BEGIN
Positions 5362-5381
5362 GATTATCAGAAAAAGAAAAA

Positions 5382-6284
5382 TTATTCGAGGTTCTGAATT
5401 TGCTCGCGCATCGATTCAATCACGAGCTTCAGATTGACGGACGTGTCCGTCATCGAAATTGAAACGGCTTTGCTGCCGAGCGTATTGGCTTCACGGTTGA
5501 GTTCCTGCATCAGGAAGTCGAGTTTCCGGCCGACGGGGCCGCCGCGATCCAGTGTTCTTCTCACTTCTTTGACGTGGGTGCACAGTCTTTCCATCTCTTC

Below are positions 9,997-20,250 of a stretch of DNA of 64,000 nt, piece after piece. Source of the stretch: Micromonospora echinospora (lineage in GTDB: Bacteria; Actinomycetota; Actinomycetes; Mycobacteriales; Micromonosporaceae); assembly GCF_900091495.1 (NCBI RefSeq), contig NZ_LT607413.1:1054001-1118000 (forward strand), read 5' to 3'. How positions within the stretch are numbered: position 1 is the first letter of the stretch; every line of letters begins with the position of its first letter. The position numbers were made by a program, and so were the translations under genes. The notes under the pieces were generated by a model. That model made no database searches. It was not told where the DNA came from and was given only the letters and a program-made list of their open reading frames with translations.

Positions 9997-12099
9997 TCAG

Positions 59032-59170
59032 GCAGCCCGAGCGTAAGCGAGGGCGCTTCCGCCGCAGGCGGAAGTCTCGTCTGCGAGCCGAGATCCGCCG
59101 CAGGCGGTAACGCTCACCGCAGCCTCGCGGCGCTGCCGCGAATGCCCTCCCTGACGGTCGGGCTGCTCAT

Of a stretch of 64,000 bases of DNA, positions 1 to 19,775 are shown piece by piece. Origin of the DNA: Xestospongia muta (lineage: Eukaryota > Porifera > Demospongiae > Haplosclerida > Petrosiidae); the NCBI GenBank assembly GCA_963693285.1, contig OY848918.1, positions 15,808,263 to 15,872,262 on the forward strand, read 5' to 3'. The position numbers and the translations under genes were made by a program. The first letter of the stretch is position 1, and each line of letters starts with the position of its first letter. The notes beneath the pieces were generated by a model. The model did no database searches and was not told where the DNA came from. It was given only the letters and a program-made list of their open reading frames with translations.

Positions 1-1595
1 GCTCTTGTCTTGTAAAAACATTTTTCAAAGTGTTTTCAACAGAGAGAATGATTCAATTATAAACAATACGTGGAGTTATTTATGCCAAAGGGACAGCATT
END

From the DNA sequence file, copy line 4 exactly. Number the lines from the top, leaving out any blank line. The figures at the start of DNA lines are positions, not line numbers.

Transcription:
5382 TTATTCGAGGTTCTGAATT